### Creating Mesh

To create meaningful surfaces or solid from point clouds, I used ofMesh and ofVboMesh class in OF extensively.  The main difference between the two is that ofVboMesh has noticeable performance advantage because it stores the vertices in the GPU memory.  A mesh is formed of many triangles, each defined three vertices plus a normal vector, a total of 12 data elements. Given three vertices, a, b and c, the vertices and the normal can be added to the mesh this way:

[code language=”cpp”]
void addSurface(ofMesh &mesh, ofVec3f &a, ofVec3f &b, ofVec3f &c)
{
ofVec3f norm = ((b-a).crossed(c-a)).normalized();
}
[/code]

With these 12 data elements, OpenGL knows how to draw the surface and compute any proper virtual lighting and texture mapping.  A chapter on OpenFrameworks 3D subsystem is available on the web, and serves as an excellent tutorial.

Now that we know how to draw triangles using OF, how do we choose which group of three vertices should form a triangle? Luckily, creating triangles is relatively straightforward for structured point clouds, but significantly more complex for unstructured ones.  Depth maps gathered from the 3D cameras are typical of structured point clouds; that is, the pixels have predefined spatial arrangement, i.e., row and column, and its coordinates are defined by $(u, v, d)$, where $(u, v)$ are the row and column index, respectively; and $d$ is the Euclidean distance from the origin (camera center) to the vertex.   For example, a 320 x 240 3D camera will have $u$ spanning from 0 to 319, and $v$ spanning from 0 to 239.  Note that $(u, v)$ is not the same as $(x, y)$; and that $d$ is not the same as $z$.  A depth map must be converted to a vertices map before it can be rendered in OpenGL.  The Intel Perceptual Computing SDK provides the PXCUPipeline_ProjectImageToRealWorld() API to convert depth map to vertices map. With the vertices map, one can traverse the map to form triangular strips.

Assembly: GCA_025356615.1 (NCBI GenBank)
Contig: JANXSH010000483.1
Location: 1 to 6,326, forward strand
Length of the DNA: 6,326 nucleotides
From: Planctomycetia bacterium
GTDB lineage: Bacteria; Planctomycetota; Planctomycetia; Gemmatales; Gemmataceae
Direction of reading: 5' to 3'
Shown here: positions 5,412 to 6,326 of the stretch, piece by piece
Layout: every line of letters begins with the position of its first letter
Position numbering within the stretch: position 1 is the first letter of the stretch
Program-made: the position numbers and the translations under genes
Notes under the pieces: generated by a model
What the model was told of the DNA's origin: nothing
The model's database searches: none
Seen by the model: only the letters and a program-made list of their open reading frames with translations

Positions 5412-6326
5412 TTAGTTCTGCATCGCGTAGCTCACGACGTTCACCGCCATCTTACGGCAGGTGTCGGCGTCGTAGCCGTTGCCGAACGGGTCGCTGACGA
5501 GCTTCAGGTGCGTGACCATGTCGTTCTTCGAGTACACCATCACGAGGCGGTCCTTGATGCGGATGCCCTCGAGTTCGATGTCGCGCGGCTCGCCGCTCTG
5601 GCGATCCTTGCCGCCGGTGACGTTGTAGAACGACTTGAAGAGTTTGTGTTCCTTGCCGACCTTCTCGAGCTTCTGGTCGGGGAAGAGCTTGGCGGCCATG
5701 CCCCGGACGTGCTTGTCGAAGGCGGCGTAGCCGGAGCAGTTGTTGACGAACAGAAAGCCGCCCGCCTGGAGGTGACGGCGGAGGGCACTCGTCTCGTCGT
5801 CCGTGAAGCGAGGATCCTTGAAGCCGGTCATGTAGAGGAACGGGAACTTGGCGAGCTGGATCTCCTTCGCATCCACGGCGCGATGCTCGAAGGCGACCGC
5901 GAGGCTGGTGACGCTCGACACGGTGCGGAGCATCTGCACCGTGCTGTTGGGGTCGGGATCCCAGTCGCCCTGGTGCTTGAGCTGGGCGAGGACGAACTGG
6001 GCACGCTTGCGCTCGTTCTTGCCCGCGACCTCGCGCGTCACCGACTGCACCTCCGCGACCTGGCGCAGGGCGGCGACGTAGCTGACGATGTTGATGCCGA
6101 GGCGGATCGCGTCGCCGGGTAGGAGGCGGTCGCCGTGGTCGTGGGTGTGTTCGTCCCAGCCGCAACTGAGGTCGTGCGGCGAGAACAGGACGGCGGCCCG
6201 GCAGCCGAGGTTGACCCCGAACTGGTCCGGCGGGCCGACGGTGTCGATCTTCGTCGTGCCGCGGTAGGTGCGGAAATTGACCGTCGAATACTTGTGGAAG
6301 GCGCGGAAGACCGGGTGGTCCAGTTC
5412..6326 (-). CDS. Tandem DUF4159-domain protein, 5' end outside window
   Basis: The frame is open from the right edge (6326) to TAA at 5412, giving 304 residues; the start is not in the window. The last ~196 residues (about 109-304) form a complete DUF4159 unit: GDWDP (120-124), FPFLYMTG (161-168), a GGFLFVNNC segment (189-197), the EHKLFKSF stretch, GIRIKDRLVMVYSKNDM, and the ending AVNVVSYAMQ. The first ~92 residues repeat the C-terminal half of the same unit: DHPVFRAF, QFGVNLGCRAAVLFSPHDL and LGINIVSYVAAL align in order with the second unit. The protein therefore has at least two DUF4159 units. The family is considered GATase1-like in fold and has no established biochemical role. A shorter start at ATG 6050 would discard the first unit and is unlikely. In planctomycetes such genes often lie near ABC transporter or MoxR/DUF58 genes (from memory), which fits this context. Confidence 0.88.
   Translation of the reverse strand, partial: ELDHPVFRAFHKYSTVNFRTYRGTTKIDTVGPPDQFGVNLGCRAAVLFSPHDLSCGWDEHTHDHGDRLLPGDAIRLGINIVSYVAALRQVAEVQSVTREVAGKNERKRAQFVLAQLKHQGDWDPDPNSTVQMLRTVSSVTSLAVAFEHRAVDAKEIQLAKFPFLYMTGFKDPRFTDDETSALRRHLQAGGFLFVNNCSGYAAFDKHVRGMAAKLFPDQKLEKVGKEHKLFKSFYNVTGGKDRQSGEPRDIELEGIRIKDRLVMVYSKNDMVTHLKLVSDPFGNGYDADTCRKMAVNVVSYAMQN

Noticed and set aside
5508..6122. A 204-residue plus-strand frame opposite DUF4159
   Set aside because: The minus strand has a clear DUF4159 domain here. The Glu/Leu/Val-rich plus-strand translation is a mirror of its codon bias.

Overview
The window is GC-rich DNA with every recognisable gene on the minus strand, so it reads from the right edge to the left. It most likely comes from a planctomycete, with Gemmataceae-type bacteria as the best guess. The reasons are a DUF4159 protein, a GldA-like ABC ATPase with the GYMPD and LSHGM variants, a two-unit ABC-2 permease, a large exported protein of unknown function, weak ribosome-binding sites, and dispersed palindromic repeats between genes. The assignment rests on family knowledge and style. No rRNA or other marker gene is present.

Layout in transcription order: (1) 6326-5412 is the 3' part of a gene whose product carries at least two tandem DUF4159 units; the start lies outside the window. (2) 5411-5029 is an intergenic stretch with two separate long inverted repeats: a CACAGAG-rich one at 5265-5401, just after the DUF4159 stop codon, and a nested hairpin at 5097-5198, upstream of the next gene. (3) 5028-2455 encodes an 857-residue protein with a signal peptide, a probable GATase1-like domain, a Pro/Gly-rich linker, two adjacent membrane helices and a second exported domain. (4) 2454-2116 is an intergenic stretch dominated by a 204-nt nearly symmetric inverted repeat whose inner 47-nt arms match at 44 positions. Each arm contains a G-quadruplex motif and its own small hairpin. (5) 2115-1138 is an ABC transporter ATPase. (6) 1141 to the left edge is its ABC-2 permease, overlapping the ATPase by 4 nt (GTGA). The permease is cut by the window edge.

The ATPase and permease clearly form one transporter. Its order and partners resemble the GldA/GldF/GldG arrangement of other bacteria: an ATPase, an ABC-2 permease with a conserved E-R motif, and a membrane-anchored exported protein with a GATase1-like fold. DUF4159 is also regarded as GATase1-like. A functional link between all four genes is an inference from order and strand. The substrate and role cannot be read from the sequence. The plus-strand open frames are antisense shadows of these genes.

In contrast, the vertices in unstructured point cloud do not have definitive spatial relationship.  To reconstruct 3D surfaces from these points, these points must first be re-sampled based on their spatial distribution, such as the Poisson-Disk Sampling, then surfaces are formed using method such as the Marching Cube.  Fortunately, these advanced algorithms are readily available in Point Cloud Library (PCL), an open source library.  To download and configure PCL, check out my article on how to configure and run Kinect and PCL for Windows 8.

### Gesture Recognition

3D cameras also facilitate gesture recognition.  One of the first problem that gesture recognition has to solve is figure-ground separation.  For instance, to recognize hand gesture, one must first separate the hand image from the background image.  The depth data allows one to separate the foreground from the background by using the depth data.   Once the hand image is isolated in a bounding rectangle, well-known image processing techniques, such as finding blob for locating the palm, contour for isolating the hand, and convex defects for identifying the fingers.  Luckily, the Intel PCSDK supports gesture recognition, making finger and palm position detection simple.

Below is a video of how I used the Intel PCSDK, along with the the OF ofSoundPlayer class to create a gesture-controlled car dash audio player with map.  The implementation detail of this project will be the subject of a different article.